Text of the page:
Job 28:8
The lion's whelps have not trodden it, nor the fierce lion passed by it.
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28:1-11 Job maintained that the dispensations of Providence were regulated by the highest wisdom. To confirm this, he showed of what a great deal of knowledge and wealth men may make themselves masters. The caverns of the earth may be discovered, but not the counsels of Heaven. Go to the miners, thou sluggard in religion, consider their ways, and be wise. Let their courage and diligence in seeking the wealth that perishes, shame us out of slothfulness and faint-heartedness in labouring for the true riches. How much better is it to get wisdom than gold! How much easier, and safer! Yet gold is sought for, but grace neglected. Will the hopes of precious things out of the earth, so men call them, though really they are paltry and perishing, be such a spur to industry, and shall not the certain prospect of truly precious things in heaven be much more so?The lion's whelps - The lion that ventures into the most dangerous places in pursuit of prey, has not dared to go where man has gone in pursuit of precious stones and gold. On the words used here to designate the lion, see Bochart Hieroz P. 1. Lib. iii. c. 1.8. lion's whelps—literally, "the sons of pride," that is, the fiercest beasts.

passed—The Hebrew implies the proud gait of the lion. The miner ventures where not even the fierce lion dares to go in pursuit of his prey.

The lion’s whelps, Heb. the sons of pride; a fit name for lions, which are lofty and stately creatures, despising both men and all other beasts that oppose them.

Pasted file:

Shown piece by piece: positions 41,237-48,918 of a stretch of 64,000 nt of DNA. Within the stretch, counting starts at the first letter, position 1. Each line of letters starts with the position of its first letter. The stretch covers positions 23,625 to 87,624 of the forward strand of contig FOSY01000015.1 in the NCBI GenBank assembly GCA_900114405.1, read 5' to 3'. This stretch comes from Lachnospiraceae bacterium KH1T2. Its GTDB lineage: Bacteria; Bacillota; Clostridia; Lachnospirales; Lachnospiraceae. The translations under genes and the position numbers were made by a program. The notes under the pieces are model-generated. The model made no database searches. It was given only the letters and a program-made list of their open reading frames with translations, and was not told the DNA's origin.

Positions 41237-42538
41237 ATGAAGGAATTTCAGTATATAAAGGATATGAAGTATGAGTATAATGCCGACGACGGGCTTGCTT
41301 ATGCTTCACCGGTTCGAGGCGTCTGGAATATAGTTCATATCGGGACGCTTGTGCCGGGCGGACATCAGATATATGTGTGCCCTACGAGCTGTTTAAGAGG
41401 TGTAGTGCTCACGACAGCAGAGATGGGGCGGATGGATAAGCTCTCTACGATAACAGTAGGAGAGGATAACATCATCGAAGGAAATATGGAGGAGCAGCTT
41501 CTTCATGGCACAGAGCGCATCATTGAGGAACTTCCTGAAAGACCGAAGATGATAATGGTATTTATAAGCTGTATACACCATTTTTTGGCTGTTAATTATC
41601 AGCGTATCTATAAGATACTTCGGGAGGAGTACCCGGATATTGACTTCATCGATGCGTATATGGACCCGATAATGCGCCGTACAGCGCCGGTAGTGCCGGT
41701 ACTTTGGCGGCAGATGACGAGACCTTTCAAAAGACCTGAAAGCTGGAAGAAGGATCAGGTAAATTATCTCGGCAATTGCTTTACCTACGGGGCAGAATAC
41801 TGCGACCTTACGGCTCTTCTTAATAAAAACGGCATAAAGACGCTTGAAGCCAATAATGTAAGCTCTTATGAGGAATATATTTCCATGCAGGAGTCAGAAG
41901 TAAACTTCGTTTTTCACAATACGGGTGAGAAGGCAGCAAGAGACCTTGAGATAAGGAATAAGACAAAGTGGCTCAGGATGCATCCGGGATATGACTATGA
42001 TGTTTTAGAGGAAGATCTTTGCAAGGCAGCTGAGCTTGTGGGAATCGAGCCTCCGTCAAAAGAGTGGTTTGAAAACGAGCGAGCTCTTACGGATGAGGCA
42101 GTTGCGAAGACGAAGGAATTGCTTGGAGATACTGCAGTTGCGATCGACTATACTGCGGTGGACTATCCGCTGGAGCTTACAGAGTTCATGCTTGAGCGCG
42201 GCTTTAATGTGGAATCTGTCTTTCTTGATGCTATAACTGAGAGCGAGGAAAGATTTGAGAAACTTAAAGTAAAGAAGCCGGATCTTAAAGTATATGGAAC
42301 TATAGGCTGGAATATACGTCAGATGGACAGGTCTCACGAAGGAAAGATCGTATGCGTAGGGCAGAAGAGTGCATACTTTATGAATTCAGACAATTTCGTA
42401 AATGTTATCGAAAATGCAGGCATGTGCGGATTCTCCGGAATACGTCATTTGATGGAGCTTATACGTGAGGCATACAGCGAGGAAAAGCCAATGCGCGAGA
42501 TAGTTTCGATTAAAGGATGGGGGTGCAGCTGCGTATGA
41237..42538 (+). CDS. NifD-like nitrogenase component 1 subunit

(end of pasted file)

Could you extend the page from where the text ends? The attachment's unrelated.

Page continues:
The fierce lion; which rangeth all places for prey, and findeth out the deepest dens and caves of the earth. The birds and beasts have ofttimes led men to such places as otherwise they should never have found out; but they could not lead men to these mines; but the finding out of them is a special gift of God, and an act of that wisdom which he hath put into man. The lion's whelps have not trodden it, nor the fierce lion passed by it. Or "upon it" (e); such creatures that are exceeding fierce and cruel, hungry and voracious, eager after their prey, range here and there in pursuit of it, search every hole and corner, and rove in dens and caves of the earth; yet these never traversed such ways and paths the miners make to get out the wealth and riches of the earth. Wicked men are sometimes compared to lions, for their cruelty and oppression exercised on the saints, breathing out threatenings and slaughter against them, Psalm 57:4; and particularly tyrannical princes and persecutors, as the kings of Assyria and Babylon, and Nero the Roman emperor, Jeremiah 1:17; these never trod the way of holiness, nor walked in the path of truth, nor knew the wisdom of God in a mystery, nor the Lord of life and glory, and the way of life and salvation by him; which is a way the unclean walk not in, or persons of such a temper and disposition; see Isaiah 35:8. The former clause may be rendered, as it is by some, "the children of pride" (f), and as it is in Job 41:34, which is the only place besides this where it is used; and so the Septuagint version, "the children of proud men": and may be accommodated to self-righteous persons, who are proud boasters of themselves and of their works, and go about to establish their own righteousness, and despise and will not submit unto the righteousness of Christ; these tread not in nor walk upon the good old way, and the only way of life, righteousness, and salvation, by Christ.